The Trashing of Christ and Christianity

Discussion in 'Religion and Ethics' started by Adam's Apple, Jun 24, 2006.

  1. Adam's Apple
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    Adam's Apple Senior Member

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    THE TRASHING OF THE CHRIST
    Contrasts In Media Treatment of The DaVinci Code and The Passion
    By Tim Graham, Media Research Center

    The news media play an important role in popular culture by providing publicity for the movie studios as films are readied for release. But some movies are more favored by the news media than others, some for their expected status as expensive but appealing blockbusters, and some for their social commentary (for example, the film "Brokeback Mountain"). "The DaVinci Code" was both: an expected blockbuster movie based on one of the most publicized works of fiction in the new century, drawing enormous national media interest with its vision of a vast, murderous church conspiracy. It should not be surprising that "The DaVinci Code" came roaring out of the box office with a $77 million opening weekend.

    The media’s views on religion played a part. In 2004, the networks showed hostility to a more orthodox vision of Jesus in the movie "The Passion of the Christ." So MRC analysts compared coverage of the year before "The Passion" (March 2003 through February 2004) and the year before "The DaVinci Code" movie (May 19, 2005 through May 18, 2006) on the morning, evening, prime-time and late-night news programs of ABC, CBS, and NBC. Some key findings were:

    ■ "The DaVinci Code" received more of a publicity push from the networks than "The Passion of the Christ". The number of segments devoted to the movies in the year before their cinematic release was 99 for "The DaVinci Code" to 66 for "The Passion". Most of those came on morning shows. By far, the biggest "Code" promoter was NBC’s "Today", which provided more stories
    (38) than the other two network morning shows combined (29). By contrast, NBC was in third-place in "Passion" segments (11).

    ■ "The Passion of the Christ" was treated as a social problem – the biggest TV anti-Semitism story of that year – while "The DaVinci Code" was presented more often as an "intriguing" theory rather than threatening or offensive to Christians. Nearly every one of the 66 network segments on "The Passion" on ABC, CBS, and NBC touched on those complaints. But only 27 of the 99 "Code" segments focused on Christian and Catholic protests.

    ■ While the faith of millions of Americans, Christianity, is singled out for criticism, with one "fascinating" fictional detail after another, the networks either refused to air or barely aired mild Mohammed cartoons out of great sensitivity to American Muslims. At the same time that Christianity is questioned as a false religion in "The DaVinci Code", the networks demonstrated an exquisite sensitivity to American Muslims on the sensitive subject of threatened violence against mostly mild Danish cartoons mocking the prophet Muhammad. ABC aired a glance at one cartoon on two programs. CBS and NBC declared they would censor the images.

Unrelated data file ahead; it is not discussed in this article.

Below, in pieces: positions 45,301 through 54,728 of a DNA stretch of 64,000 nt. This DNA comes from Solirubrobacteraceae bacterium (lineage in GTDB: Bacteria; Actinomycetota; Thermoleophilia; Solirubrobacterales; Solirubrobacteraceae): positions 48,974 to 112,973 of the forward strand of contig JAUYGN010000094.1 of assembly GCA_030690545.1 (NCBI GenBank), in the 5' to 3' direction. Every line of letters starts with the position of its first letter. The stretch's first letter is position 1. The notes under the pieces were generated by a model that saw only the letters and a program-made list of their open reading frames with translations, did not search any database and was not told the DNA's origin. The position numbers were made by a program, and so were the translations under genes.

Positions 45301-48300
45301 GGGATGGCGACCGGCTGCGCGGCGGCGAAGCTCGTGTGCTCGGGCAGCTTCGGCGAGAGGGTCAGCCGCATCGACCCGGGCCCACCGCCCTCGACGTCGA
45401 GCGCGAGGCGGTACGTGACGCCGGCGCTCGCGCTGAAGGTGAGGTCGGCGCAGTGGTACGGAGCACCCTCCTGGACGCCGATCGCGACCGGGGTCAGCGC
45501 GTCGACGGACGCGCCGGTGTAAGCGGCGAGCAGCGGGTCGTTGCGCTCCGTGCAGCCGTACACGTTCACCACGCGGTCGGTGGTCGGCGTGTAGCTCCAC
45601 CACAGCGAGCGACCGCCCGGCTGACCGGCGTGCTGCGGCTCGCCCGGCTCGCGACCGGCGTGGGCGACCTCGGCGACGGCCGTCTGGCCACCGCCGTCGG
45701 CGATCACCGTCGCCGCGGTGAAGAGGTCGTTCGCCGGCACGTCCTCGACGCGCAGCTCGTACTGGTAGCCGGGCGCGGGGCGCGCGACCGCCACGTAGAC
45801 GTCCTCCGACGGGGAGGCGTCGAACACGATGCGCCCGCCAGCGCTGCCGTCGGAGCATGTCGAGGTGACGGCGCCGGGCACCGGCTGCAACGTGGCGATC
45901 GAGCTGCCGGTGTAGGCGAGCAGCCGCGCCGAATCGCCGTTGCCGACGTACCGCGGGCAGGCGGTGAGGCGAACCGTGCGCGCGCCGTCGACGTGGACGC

■ In their push to promote "The DaVinci Code", the networks routinely failed to address how the book most offended Christian sensitivities: that Christianity itself is a lie. The networks showed their lack of belief or interest in religion as they almost always failed to examine Brown’s most contentious charge: that Jesus was not the Son of God. While many noted the scandalous claim of a sexual relationship between Jesus and Mary Magdalene, only six stories explained the "Code’s" denial of the divinity of Jesus.

    ■ While Mel Gibson was attacked and even psychoanalyzed for his religious beliefs, "DaVinci Code" author Dan Brown and filmmakers Ron Howard and Brian Grazer were never personally examined or challenged about their personal religious beliefs, their willingness to milk controversy, play fast and loose with facts, and offend Christians for personal gain. Whenever the networks decided to address fact and fiction in "The DaVinci Code", they almost always found it was stuffed with falsehoods. But they never focused on the idea that Brown, Grazer, or Howard should be criticized for being too casual with the truth.

    ■ The networks also bought into the "DaVinci Code" craze by picking up and publicizing other "Code"-related books attacking Christianity and the Catholic Church, but their standard of evidence was hardly an example of what a skeptical journalist would apply. Authors of new books like The Jesus Papers and The Jesus Dynasty were offered publicity forums, even though the network journalists pronounced the evidence behind the claims was flimsy, even non-existent. So why did the networks promote them?